Emerging markets are in free fall. Currencies are reeling, stocks are tanking and commodities are sinking, evoking memories for many investors of the financial crisis that hit Asia hard in 1997 and 1998.
Concerns over a slowdown in China have dented confidence, while investors have also fretted over the impact on emerging markets of an imminent increase in interest rates by the U.S. Fed.
But Morgan Stanley has identified eight reasons why it believes this latest turmoil is not as grave as the crisis in the late 90's. Here they are, in the bank's words:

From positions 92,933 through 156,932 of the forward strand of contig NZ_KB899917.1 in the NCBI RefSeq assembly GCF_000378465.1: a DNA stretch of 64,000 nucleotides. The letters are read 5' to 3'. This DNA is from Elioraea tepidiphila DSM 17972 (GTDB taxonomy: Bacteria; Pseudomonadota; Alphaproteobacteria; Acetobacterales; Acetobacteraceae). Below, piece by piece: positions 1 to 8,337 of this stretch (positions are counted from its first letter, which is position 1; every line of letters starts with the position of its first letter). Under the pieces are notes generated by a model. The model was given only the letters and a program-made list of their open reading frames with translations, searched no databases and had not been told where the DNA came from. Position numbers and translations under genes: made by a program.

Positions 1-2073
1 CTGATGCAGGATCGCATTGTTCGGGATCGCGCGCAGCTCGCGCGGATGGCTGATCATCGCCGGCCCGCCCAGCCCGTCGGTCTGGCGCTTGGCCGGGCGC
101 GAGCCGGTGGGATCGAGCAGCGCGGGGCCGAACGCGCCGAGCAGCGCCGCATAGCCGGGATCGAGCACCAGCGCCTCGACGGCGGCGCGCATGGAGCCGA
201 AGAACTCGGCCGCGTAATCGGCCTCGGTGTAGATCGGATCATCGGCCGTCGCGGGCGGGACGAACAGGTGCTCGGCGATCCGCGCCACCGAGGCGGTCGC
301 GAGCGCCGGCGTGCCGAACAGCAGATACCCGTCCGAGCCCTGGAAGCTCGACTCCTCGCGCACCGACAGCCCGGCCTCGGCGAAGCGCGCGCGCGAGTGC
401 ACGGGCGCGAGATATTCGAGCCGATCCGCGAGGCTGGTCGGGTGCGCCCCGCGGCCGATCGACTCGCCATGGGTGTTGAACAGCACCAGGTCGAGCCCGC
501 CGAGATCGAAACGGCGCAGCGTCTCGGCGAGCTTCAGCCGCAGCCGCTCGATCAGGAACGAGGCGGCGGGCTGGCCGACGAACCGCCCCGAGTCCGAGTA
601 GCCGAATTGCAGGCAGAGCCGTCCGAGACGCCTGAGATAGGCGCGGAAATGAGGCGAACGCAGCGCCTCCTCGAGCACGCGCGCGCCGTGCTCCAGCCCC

Debt profile: A large part of the debt buildup in this cycle has been in domestic rather than external debt. Moreover, the limited buildup of external debt has been denominated in local currency and has been raised by the public sector. In contrast, the external debt buildup during the 1990s cycle was denominated largely in U.S. dollars and was debt raised by the corporate sector.
Inflation: A large part of the region today is suffering from low-flation in CPI (consumer price inflation) and persistent deflation in PPI (producer price inflation). In typical cycles, inflationary pressures act as a constraint to central banks' response but this constraint is largely absent in this cycle.